quail pinchos - very tasty, nice dish.
pork belly - havent had it yet but its on the radar for my return.
Jamon iberico - yes, its damn good and a great ending to the meal. This was my real dessert and I could certainly eat a pound of it. Melts in your mouth.
It was nice seeing everyone from the previous get-together again and I hope everyone had a good time.
First things first: FROD YOU ARE THE MAN. The suggestion for a get-together was made and you took the ball and ran with it. Right down to the printed "first round", succinctly organized item list. You, for real, rock. These things wouldn't happen without your organization and pull-togetherness. So, one of my most favorite things about the event: Frod. :)
Also, we have a loverly time as usual. Thanks to everyone for the awessome company.
So... me and Q's take (thanks to Frod's elephant memory refresher):
The bar: as we ALL know, Q and I like the bar. We made friends with the bartender and tasted his lavender honey. Q is a standard scotch man, but I am a fu-fu girl. Started with the mojito and moved on to the gin-elderflower-cucumber-and lime thing that was magical. If anyone likes mojitos, the cucumber thing is better.
I would like to put in an ADA/disabled-person disclaimer. Q and I keep track of the disability -friendly places and we were very interested in seeing whether or not this place would have accommodations. There is no elevator in the rear, only the staircase up the front- that you have to climb, in order to get to the source of the good alcohol. There is a lovely full-man lift at the bottom of the stairs, that is supposed to work. We arrived and asked about disability accommodations and, after much panicked whispering, were told about the lift. We thought we would take a ride and said so... which prompted much, much more panicked whisperings. We were eventually told that A) no one knew how to operate the lift and B) there were strong suspicions that the lift did not even work, as someone vaguely recalled it did not work for the previous restaurant. All this, and not a SOUL walked within 10 feet of the lift to manipulate or examine it- maybe they knew it was unplugged. We were also told that, since the opening, we were the first people who wanted to ride the lift. We were also assured that they really wanted us to eat there... blah, blah, blah. So... a lil' food for thought for disabled folks- make sure you are settled downstairs and, unless they do a lil' updating, you can only dream of the upstairs bar and dining room action- regardless of how beautiful and shiny the lift looks.
Now the food:
The croquetas: as a gringa, I love these things. I didn't meet a croqueta until I was 20's-ish. Someone could put spam and kraft cheese in the middle and I would be impressed. So, I am biased and will make no comment. :)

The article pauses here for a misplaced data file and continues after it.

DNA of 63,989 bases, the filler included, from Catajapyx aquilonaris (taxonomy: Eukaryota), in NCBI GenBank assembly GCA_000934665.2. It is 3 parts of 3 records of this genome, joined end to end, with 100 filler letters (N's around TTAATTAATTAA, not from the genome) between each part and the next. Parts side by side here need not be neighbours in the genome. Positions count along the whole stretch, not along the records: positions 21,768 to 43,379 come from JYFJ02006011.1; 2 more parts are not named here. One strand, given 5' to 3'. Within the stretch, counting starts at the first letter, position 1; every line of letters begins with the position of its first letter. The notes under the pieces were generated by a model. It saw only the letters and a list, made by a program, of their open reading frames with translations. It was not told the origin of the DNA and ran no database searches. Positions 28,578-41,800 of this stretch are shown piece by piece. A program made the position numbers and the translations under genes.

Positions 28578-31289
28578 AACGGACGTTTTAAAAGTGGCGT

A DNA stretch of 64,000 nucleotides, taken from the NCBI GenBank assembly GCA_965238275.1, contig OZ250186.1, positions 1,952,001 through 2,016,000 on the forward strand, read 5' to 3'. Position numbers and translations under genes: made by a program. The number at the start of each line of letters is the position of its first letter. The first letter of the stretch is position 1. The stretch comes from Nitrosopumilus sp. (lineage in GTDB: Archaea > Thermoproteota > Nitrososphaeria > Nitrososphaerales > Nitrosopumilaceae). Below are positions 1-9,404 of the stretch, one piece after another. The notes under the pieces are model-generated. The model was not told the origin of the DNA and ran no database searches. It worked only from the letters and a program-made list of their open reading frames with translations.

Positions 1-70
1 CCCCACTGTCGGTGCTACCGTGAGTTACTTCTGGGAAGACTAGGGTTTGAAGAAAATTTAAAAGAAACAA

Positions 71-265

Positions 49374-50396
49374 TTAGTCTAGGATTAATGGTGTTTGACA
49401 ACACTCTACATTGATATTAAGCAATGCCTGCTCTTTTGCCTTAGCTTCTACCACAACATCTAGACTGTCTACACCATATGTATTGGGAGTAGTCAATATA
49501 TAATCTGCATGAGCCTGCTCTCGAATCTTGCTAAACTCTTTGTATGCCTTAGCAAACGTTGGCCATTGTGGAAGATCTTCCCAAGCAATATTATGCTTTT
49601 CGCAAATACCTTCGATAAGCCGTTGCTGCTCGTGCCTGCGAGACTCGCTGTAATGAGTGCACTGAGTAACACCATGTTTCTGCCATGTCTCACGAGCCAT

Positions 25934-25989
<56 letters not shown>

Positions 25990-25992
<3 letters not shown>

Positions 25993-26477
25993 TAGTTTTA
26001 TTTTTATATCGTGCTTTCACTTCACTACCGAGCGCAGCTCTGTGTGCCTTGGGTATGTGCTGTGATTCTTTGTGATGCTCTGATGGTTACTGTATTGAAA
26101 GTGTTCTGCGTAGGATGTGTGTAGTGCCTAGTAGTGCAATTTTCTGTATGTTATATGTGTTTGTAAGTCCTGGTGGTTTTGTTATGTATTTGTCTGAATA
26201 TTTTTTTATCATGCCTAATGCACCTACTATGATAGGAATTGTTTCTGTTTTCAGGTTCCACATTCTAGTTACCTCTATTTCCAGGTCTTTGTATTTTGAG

I thought the sauce that went with the artichokes was good... (that was an artichoke, right? LOL) It was kinda zippy and it brought life to my drooping vegetable. You know... the long skinny one, with the branching head...
Clams- high, low, sideways... those clams were a hit. Generous portion, though they might consider a 5-gallon bucket for those feeling Super Clammy. I think it would sell. Deelish.
The dates... I am agreeing with BlindMind... I missed the blue cheese. Also, maybe this is just a date thing, but it was sooooo heavy and sweet. I don't know that you can "lighten" dates (LOL), so I dunno if big, fat, bacon-y dates are my thing.
The bravas made me very happy. We, the Irish, feel strongly about good bravas. The mustard and ketchup was va-va-voom exciting! Suprisingly, this was a favorite.
I heard the urchin was bland... not that I was jumpin' on the urchin. I think LAX2MIA mentioned previously bland urchin- so at least we have consistency.
The sweetbreads were nice... not astounding, but the texture was nice and the flavor was there...
Ditto for the foie gras... our neighbor suggested that the foie felt undercooked, but I thought it was melt-in-the mouth. Maybe I was crazy, but I didn't feel that the accompanying flavors showcased the foie... Supporting flavor roles can make the difference between a B-List foie and a Supuh-stah foie...
The jamon... ahhhhh, ham butter. Like Danielle said... you don't even need cheese. Or bread... or a fork... If I was feeling much more patient (which was related to those ever-flowing cucumber-elderflower drinks), I would have sucked a piece of that jamon like a werther's candy, just to see if it would eventually just melt. Kinda like the "how many licks does it take to get to the center of a tootsie pop?" Freakin' deelish.
The whole thing was a hit... though it was VERY different from the first chowdown. Q and I have decided that we need to move around more- we sat in the exact same positions during the last chowhound- and saw many of the same people. Of course, there are some who would say that beggars can't be choosers, if you linger at the bar. :) It seems I always walk away wishing I had more time, or was in closer proximity, to chat with another person... :) :) :)
Not to hijack the thread, but I finally made it over there on Friday and enjoyed the experience so much, we tried to change reservations for a family event on Saturday but were told a group of insane eaters were packing the Sra. Martinez then and needed special attention. I will have to make it to one of these get togethers at some point.
A couple of quick comments about the restaurant: I ABSOLUTELY agree about the bar. excellent, excellent bar. However, while small, the feel of it makes me feel like I'm not in Miami. I'm glad to see mixology taking off in Miami..
Wine list is nice. I was very happy to see that while this is a pricey tapas place, they still have $20 and $30 bottles. Very few restaurants have decent bottles of anything under $50.
Service is some of the best I've had. the server was educated, nice and paced the meal perfectly.
Food was very good. However, desserts were not. We did have the churros as well and found them ok, the chocolate was a miss. We also had the greek yogurt ice cream. This wasn't sweet enough (caveat: I'm Cuban-American) and was topped with what tasted to me like the best pesto I've had in Miami. It would have made for an interesting app.